Focus on Wellness: For Our Workers, It’s a Critical Life or Death Issue

When I started this Blog, I wanted to post analysis and suggestions which were different or more practical than some of the Employment Law, Safety and Labor Articles out there.  I did not want to simply repeat what others were already effectively communicating.   So I have not availed myself as much as I should have of  the great posts out there in the Blogosphere.  I  resolve to do better and post more articles and blog entries that impress me, starting with the article referenced in the title.

The wonderful TLNT HR and more site has a great discussion on the urgent need to address employee wellness, and the increasing roadblocks thrown up by our government (is obesity a disability?).    See also the interesting Wall Street Journal piece, “Should Employees get Insurance Discounts From Completing Wellness Programs?”

It’s that increasing conflict between absolute individualism and personal responsibility.  In case you hadn’t noticed, absolute individualism seems to be winning….

I have blogged on Wellness issues before and linked to some excellent EHS Today articles.  It’s rather obvious that our workforce is getting older, and older employees suffer more work-related and non work-related injuries and illnesses.  Check the sobering statistics in my earlier blog.

And age is not the only challenge.  The increasing youthful obesity is producing  health problems not previously presented by new workers entering the market.

Factor into this ugly mix the fact that it is pretty darned hard to generate fitness and health improvement opportunities for the blue-collar worker coming home from 10 hours of work.

So please read “Focus on Wellness: For Our Workers, It’s a Critical Life or Death Issue,” Check the author’s company (Keas) site as well.   Start working on concrete plans.  The situation will only worsen.


About mavity2012

I am a Senior Partner operating out of the Atlanta office of Fisher & Phillips LLP, one of the Nation’s oldest and largest management employment and labor firms. My practice is national and keeps me on the road or in one of our 28 offices about 50 percent of the time. I created and co-chair the Firm's Workplace Safety and Catastrophe Management Practice Group. I have almost 29 years of experience as a labor lawyer, but rely even more heavily on the experience I gained in working in my family's various businesses, and through dealing with practical client issues. Employers tell me that they seldom meet an attorney who delivers on his promise to provide practical guidance and to be a business partner. As a result, some executives probably use different terms than “practical” to describe my fellow travelers in the profession. I don't enjoy the luxury of being impractical because I spend much of my time on shop floors and construction sites dealing with safety, union and related issues which are driven by real world processes and the need to protect and get the most out of one's most important business assets ... its employees. That's one of the reasons that I view safety compliance as a way to also manage problem employees, reduce litigation and develop the type of work environment that makes unions unnecessary. Starting out dealing with union-management challenges and a stint in the NLRB have better equipped me to see the interrelationship of legal and workplace factors. I am proud also of my experience at Fisher & Phillips, where providing “practical advice” is second only to legal excellence among the Firm’s values. Our website lists me as having provided counsel for over 225 occasions of union activity, guided unionized companies, and as having managed approximately 450 OSHA fatality cases in construction and general industry, ranging from dust explosions to building collapses, in virtually every state. I have coordinated complex inspections involving multi-employer sites, corporate-wide compliance, and issues involving criminal referral. As a full labor lawyer, I oversee audits of corporate labor, HR, and safety compliance. I have responded to virtually every type of day-to-day workplace inquiry, and have handled cases before the EEOC, OFCCP, NLRB, and numerous other state and federal agencies. At F & P, all of us seek to spot issues and then rely upon attorneys in the Firm who concentrate on those areas. No tunnel vision. I teach or speak around 50 times per year to business associations, bar and professional groups, and to individual businesses. I serve on safety committees at three states’ AGC Chapters, teach at the AGC ASMTC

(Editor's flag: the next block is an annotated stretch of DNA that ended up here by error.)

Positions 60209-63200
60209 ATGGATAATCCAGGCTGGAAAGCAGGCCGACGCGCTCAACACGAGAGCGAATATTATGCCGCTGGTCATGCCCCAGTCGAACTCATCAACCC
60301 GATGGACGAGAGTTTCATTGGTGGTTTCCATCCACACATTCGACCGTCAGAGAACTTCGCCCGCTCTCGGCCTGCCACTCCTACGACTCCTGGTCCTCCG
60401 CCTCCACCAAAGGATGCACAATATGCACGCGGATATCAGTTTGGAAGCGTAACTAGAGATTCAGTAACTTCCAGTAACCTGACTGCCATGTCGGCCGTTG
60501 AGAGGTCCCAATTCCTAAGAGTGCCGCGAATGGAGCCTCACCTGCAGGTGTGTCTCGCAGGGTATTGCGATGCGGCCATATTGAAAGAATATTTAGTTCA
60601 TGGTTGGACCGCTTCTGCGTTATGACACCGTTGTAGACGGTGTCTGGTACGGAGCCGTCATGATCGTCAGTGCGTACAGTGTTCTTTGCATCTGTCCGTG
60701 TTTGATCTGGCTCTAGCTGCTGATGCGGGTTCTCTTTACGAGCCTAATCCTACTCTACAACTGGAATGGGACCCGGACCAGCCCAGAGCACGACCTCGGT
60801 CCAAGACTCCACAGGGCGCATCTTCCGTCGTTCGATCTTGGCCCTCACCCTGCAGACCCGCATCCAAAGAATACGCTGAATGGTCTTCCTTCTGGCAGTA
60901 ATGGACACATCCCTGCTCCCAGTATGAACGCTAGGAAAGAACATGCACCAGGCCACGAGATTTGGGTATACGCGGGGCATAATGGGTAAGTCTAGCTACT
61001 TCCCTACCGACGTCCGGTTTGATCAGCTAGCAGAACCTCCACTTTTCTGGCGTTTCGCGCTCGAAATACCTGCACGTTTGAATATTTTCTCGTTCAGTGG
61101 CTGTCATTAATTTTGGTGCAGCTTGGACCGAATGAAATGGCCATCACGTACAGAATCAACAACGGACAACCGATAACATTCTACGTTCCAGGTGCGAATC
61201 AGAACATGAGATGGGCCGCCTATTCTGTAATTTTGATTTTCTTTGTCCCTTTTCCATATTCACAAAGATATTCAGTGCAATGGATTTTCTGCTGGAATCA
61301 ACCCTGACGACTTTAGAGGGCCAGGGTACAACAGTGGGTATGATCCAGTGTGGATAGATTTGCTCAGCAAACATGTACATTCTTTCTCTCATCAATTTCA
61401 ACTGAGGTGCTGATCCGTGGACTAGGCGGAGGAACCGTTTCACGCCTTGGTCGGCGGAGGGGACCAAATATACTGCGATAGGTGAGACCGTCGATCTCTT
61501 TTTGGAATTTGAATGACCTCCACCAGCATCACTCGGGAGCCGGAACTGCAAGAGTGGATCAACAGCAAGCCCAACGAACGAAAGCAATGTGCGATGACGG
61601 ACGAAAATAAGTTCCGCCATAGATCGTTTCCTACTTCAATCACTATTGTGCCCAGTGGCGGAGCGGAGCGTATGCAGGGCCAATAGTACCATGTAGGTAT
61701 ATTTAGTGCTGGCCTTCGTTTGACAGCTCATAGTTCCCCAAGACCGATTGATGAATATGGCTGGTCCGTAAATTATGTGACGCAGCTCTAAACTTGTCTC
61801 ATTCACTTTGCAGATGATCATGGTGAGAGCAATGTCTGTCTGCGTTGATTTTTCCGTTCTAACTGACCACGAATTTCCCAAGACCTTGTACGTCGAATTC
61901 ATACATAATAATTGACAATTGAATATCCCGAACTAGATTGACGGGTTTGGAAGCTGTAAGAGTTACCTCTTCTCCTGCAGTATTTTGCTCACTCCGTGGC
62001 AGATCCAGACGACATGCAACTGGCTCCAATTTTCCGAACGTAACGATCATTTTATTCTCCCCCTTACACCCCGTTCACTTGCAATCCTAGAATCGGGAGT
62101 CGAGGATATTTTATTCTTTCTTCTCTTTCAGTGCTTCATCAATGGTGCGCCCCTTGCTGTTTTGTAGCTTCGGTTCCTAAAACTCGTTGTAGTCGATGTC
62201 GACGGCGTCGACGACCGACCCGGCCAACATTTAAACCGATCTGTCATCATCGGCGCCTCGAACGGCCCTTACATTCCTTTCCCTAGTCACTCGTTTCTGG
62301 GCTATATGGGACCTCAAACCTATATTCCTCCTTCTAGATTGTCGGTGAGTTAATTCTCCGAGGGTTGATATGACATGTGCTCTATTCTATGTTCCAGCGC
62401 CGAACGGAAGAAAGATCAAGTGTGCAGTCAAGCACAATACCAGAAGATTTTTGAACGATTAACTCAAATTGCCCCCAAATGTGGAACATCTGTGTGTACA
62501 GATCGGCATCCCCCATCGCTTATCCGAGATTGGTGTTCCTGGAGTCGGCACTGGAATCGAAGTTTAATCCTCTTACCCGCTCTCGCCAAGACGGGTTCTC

This entry was posted in ADA, aging workforce, cultural changes, EEOC, employer benefit plans, employer policies, generational differences, incentive plans, Patient Protection and Affordable Care Act of 2010, wellness, workers comp and tagged , , , , , , , , , , , . Bookmark the permalink.

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